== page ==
Dan Starkey puts in a great performance as EVERY Sontaran as per the norm, but special mention goes to Commander Merx, who really allows the Sontarans to be humanized and dare I say it, sympathized with. Ramon Tikaram as Coronel Shindi is at the front lines in this story and the script does him nothing but good. He’s always been the less prominent member of Kate’s team so to have a story with him as one of the main character allowed The Sontaran Project to inject some fresh flavour into the mix.

Rating this story: 8.5/10

False Negative

Not gonna lie, while the series mostly fails trying to link the overarching plot running through these stories together, as a standalone, adventure of the week series, it does a fantastic job. False Negative is bonkers. Really. It’s hard to say anything more specific because it’s just one big spoiler waiting to happen so pardon the vagueness.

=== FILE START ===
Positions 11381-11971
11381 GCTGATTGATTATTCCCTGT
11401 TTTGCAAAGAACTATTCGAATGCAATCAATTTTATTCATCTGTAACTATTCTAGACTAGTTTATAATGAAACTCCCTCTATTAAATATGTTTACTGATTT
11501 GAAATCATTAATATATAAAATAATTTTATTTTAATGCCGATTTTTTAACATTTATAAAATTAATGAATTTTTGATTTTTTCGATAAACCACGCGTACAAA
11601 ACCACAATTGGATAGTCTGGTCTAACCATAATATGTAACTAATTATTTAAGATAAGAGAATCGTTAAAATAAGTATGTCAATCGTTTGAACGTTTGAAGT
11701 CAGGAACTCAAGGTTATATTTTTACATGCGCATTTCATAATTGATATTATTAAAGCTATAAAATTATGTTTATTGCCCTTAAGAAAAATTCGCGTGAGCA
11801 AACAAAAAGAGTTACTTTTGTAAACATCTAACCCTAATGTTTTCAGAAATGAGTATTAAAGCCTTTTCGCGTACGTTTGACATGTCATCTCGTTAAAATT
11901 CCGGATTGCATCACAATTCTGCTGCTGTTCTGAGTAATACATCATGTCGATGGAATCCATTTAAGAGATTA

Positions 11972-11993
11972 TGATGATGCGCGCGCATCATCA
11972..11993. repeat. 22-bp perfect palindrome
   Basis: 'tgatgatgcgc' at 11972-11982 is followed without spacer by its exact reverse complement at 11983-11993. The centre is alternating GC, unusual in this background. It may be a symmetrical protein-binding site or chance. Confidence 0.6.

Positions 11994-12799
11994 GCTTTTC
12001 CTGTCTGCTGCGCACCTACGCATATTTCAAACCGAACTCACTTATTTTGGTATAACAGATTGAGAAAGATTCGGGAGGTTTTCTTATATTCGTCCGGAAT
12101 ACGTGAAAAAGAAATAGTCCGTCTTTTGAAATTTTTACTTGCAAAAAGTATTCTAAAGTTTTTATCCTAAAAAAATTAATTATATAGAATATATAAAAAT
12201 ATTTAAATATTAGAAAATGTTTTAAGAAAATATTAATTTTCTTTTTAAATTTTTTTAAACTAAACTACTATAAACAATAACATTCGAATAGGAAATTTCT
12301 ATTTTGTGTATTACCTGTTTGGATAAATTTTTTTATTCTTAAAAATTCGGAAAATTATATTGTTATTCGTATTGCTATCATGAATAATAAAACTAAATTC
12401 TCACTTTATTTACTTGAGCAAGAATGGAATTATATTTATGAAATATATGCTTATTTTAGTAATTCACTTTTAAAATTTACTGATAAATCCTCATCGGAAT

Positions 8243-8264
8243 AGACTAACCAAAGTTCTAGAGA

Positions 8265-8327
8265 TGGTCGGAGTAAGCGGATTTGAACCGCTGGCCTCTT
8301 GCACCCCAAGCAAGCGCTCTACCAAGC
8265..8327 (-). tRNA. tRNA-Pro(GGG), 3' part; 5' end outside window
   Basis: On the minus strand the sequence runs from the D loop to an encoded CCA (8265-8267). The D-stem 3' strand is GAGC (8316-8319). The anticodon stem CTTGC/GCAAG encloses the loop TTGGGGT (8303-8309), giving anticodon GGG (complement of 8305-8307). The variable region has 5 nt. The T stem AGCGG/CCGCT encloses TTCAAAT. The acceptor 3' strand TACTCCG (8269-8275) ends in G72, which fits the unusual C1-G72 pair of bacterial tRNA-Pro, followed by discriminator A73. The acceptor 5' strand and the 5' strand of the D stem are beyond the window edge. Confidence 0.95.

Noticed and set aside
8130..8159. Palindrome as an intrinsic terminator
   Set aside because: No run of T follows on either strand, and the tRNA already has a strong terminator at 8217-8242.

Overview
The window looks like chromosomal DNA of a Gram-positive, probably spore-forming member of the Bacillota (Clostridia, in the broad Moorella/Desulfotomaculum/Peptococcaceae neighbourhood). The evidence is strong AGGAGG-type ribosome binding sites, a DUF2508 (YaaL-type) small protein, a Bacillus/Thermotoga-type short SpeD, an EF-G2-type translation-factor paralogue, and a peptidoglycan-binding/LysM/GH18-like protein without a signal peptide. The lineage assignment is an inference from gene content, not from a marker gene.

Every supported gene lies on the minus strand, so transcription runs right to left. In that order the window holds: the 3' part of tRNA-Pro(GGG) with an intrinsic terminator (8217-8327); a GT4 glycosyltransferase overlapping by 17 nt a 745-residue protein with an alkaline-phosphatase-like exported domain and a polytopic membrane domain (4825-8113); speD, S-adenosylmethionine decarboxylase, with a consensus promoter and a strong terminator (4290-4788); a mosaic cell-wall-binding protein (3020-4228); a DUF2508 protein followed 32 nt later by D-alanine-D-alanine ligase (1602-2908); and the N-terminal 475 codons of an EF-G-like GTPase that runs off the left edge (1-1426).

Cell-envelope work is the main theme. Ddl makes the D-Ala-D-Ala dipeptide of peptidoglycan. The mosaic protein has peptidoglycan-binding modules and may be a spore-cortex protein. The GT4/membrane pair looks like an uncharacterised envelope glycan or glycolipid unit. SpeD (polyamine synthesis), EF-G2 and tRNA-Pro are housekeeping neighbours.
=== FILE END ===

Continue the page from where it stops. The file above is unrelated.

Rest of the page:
But boy did my head spin with this one folks. Confusing feels like an oversimplification. This story takes advantage of the audio-only format and uses it to great effect confusing listeners about what is really going on and this isn’t even limited to us. The characters in the story are just as confused and the fact is lampshaded multiple times.

Osgood and Josh have been my go to pairing ever since series one and False Negative explores their ‘will they won’t they’ relationship in perhaps the most creative and fun way imaginable. There is definitely some teasing going on and Big Finish acknowledges that they’re well aware of it. Why else do this story? Ingrid Oliver and James Joyce are the stars here and both of them do an absolutely phenomenal job with the rich material they have to work with.